- Randy Faucheux III
IJ being what is known almost universally as a "Big Fucking Book" the
mere sight of the damn thing can be daunting. The softcover (anything this big is NOT a paperback) weighs in at 1,079 pages (including the endnotes,) it is very inarguably a BFB in terms of length and weight but it's true beauty starts winking at you across the room when you realise the amount of work that this monster book must've taken. In an interview (w/ Charlie Rose of the Charlie Rose Show,) Wallace said he cut about 500 pages of the book in editing and that the stuff in the book is the stuff that he _wants_ in the book (i.e. there's nothing in there that he considers "filler") which leaves you as reader a nice puzzle: what is the book about?
Roughly explained: set in the not-too distant future, the USA and Canada are kind of at each others throats because nuclear power plants have turned a large part of the Northeast US of A into uninhabitable wasteland. Normally Canada could care less about the USA's ecology but in this case, they're kind of forced to since the US President, one Johnny Gentle, an ex-lounge singer (a la Sinatra, Torme, et al,) and neat freak, gives the land to Canada. As in the US now has a Concavity in maps. So we've got rabid Canadians in the pot, then there's the tennis academy founded by one James Incandenza, a film-maker/tennis enthusiast who is now dead (suicide via microwave, don't ask,) although his sons feature heavily in the book: Orrin who has shall we say issues about relationships (he _needs_ to get hot moms with little kids to fall in Love with him,) Mario, Orrin's younger brother who is physically deformed in a variety of ways and mentally slow, and Hal, the youngest brother of the three. This one and same filmmaker makes a film that is so enthralling that anyone that watches it winds up addicted to it -- hardcore addicted to the point of caring about nothing else (sex, food, self-preservation, etc.) except watching it again and again. The movie is called "infinite jest" -- a tip of the hat there to Shakespeare which also comes up in the endnotes' "filmography" of James Incandenza (his production co. is Poor Yorick Productions). There's also a kind of parallel between Hamlet and IJ in that the ghost of the father of the mail character pops up now and again; there's also that question of "what does that really mean?" (in Hamlet: "is hamlet *really* crazy, or just acting?" and in IJ: "has this happened yet?" "what does that mean?" or "What does DFW mean by that?") Adding to the confusion of a very far-flung and magnificent plot is the fact that the good old US prez Johnny Gentle (aforementioned lounge singer,) actually had a type of financial budgetary genius: subsidize time. Henceforth, the year 200X is no longer 200X, it is: The Year of the Whopper(tm) and the torch that the statue of liberty carries is replaced by a Whopper (or whatever that years' "item" is.) And of course, there are various subplots and tie-ins that work their way into the work. There's also Don Gately, the ex-narcotics addict, now in AA and also another central character. There's the cross-dressing CIA agent. There's the Canadian cult of the wheelchair -- these "Assasins de Fauteuils Rollents" -- young men who play chicken with trains, and are now very patriotic handicapped men who are part of the violent, militant Canadian anti-US effort. (So violent that "to hear the squeak" becomes a euphemism for violent assasination.)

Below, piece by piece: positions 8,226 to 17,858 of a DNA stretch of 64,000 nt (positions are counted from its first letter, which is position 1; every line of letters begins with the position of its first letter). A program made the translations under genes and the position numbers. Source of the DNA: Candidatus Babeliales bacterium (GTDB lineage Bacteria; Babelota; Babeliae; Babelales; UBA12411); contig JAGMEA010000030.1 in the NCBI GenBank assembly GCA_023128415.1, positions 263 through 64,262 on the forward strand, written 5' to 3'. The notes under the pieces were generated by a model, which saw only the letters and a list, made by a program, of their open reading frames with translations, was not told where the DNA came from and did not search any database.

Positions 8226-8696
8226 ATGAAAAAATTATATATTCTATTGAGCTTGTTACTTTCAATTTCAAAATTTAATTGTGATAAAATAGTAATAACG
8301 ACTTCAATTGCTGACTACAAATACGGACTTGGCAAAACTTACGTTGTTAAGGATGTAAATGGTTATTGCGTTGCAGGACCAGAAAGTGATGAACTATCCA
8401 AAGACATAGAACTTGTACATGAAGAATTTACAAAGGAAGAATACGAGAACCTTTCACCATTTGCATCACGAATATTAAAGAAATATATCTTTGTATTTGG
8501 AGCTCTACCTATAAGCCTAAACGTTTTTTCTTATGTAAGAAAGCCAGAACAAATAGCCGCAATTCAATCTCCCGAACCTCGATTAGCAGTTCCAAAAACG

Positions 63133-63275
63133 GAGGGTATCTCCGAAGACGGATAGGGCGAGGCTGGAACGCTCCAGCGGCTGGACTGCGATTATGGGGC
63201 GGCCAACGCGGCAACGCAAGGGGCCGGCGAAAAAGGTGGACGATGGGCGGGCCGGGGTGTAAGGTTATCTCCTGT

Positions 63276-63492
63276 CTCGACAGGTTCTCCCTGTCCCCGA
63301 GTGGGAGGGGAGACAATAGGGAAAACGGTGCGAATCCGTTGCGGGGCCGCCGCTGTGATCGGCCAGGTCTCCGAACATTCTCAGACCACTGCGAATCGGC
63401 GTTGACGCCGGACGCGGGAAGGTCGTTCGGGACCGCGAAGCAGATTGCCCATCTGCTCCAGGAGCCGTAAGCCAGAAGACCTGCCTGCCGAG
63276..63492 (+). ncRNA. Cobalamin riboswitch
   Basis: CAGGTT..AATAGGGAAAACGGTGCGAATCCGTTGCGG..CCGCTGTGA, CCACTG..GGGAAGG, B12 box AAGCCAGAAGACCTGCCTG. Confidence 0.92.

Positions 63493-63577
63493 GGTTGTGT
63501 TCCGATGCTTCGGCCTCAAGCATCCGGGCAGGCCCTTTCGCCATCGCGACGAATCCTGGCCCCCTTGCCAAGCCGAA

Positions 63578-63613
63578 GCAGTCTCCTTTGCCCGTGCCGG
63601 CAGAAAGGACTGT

As the Big Fucking Book opens it is Year of Glad and Hal Incandenza is at a college interview. We hear the dialogue in his head, but he is silent throughout and the folks from his family/tennis academy are mostly speaking for him. When he is forced to speak the interviewers' reactions give us the info that make us curious. In the mental dialogue from Hal's viewpoint we see he is speaking clearly, lucidly and very very articulately; the deans from the college see him twitching spastically and making "vaguely mammalian" noises that just seem to be random. The scene ends with Hal contemplating on the "leonine roar" of public toilets in an ambulance, and from there to a hospital where "It will be someone blue-collar and unlicensed ... a nurse's aide with quick-bit nails, a hospital security guy, a tired Cuban orderly who addresses me as jou -- who will, looking down in the middle of some kind of bustled task, catch what he sees as my eye and ask So yo then man what's your story?"